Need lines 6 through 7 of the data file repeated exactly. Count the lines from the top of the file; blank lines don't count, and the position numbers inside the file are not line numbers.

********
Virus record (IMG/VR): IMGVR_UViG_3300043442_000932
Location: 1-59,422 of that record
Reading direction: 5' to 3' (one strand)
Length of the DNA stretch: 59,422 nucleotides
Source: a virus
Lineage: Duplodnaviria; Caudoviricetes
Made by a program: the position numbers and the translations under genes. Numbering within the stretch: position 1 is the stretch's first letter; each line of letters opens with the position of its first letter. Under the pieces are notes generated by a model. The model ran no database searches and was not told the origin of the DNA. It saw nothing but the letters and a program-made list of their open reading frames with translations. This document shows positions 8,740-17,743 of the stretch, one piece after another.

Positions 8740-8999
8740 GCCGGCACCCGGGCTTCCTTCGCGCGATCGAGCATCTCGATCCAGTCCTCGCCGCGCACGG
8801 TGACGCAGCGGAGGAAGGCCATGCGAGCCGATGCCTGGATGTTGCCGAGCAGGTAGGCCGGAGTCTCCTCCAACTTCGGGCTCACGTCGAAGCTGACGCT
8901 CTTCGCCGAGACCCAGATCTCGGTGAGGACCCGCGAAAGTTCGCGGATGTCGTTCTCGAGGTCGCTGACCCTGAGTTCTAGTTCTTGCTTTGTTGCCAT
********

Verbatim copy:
Lineage: Duplodnaviria; Caudoviricetes
Made by a program: the position numbers and the translations under genes. Numbering within the stretch: position 1 is the stretch's first letter; each line of letters opens with the position of its first letter. Under the pieces are notes generated by a model. The model ran no database searches and was not told the origin of the DNA. It saw nothing but the letters and a program-made list of their open reading frames with translations. This document shows positions 8,740-17,743 of the stretch, one piece after another.